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Multinationals and the great tax debate: a view from industry

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Tax Journal has kindly published a paper I have written concerning the BEPS process and related issues (this is available to view here). My particular focus is on issues associated with the digital economy and intangibles. That includes consideration of some related withholding tax and foreign tax credit issues, which are outside the scope of the current BEPS review. I link the analysis with consideration of the more fundamental principles and concepts which underlay the current international system and consideration of whether those principles can still produce outcomes which align with subjective public expectations of where taxing rights should arise.

The paper was prompted by a paper by John Watson concerning the current tax debate. That paper set out and commented on the key reports and suggestions over the years concerning what the best design is for a well-functioning international tax system for taxing corporate profits. It set the current context as a problem of tax-avoidance by multinationals and the need to consider what system is best able to counter that problem. After considering various alternatives for more fundamental reform (for example, unitary tax systems and a pure form of destination tax), he suggests the retention of the current system but supplemented by a destination based top-up tax. As I understand it, that is seen as a means of addressing avoidance which results in supplies being able to be attributed to low-taxed supplier jurisdictions and also incur little or no tax in the customer jurisdiction.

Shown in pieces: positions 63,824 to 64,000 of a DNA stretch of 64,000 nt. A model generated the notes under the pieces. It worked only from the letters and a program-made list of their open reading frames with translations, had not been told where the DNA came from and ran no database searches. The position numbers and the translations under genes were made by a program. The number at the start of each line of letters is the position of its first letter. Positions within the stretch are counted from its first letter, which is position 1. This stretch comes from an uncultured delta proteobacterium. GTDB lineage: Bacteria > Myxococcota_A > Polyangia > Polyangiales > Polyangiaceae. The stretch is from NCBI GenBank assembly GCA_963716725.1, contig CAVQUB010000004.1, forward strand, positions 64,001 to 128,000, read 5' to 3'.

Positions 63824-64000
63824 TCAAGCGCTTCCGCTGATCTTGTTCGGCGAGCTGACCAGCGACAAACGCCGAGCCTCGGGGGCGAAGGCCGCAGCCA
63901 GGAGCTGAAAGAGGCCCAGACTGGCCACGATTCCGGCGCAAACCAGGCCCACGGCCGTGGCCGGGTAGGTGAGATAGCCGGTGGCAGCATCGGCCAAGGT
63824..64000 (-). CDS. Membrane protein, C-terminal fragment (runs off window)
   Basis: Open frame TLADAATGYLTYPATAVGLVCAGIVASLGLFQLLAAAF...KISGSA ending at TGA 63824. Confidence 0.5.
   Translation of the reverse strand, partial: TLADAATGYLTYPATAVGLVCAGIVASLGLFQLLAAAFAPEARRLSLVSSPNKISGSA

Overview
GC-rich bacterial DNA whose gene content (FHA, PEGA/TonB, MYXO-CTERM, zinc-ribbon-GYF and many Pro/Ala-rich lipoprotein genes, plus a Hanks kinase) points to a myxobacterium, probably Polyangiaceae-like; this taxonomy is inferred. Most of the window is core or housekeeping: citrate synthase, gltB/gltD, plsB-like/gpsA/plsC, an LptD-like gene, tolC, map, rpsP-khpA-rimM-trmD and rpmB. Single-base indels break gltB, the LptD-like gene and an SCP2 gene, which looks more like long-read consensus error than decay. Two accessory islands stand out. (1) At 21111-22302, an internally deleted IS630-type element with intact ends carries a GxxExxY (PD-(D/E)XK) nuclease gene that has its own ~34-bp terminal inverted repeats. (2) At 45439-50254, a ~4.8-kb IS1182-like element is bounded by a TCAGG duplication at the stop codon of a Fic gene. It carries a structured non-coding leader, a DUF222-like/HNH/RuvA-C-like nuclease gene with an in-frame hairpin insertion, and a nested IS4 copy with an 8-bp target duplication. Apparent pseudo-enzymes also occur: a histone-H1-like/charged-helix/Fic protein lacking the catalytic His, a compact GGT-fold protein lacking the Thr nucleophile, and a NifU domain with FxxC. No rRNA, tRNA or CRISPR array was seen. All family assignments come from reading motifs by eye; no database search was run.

It struck me that we have (at least) two parallel processes and mind-sets here. Firstly, there is a BEPS process whose objective is to address avoidance via base erosion and profit shifting (BEPS), but which sees the existence of BEPS as primarily a function of gaps and inconsistencies in the current international tax framework, rather than as suggesting either that the fundamental framework is wrong or that the problem is to do with all pervasive moral failings in the business community. Secondly, we have a number of sources (in the UK at least) suggesting that the whole system is broken and we need a new one, while perhaps also suggesting that it is avoidance by business which has broken it.

Where I would hope that there is common ground is that international trade and a thriving business community is a good thing which, within the framework of a well-functioning system, makes a major contribution to the well-being of societies generally. The common challenge therefore is to arrive at a well-functioning system. Part of that challenge, and of meeting the second challenge below, is trying to get more intellectual consensus as what is the right broad framework, and why that is to be preferred to more radical alternatives.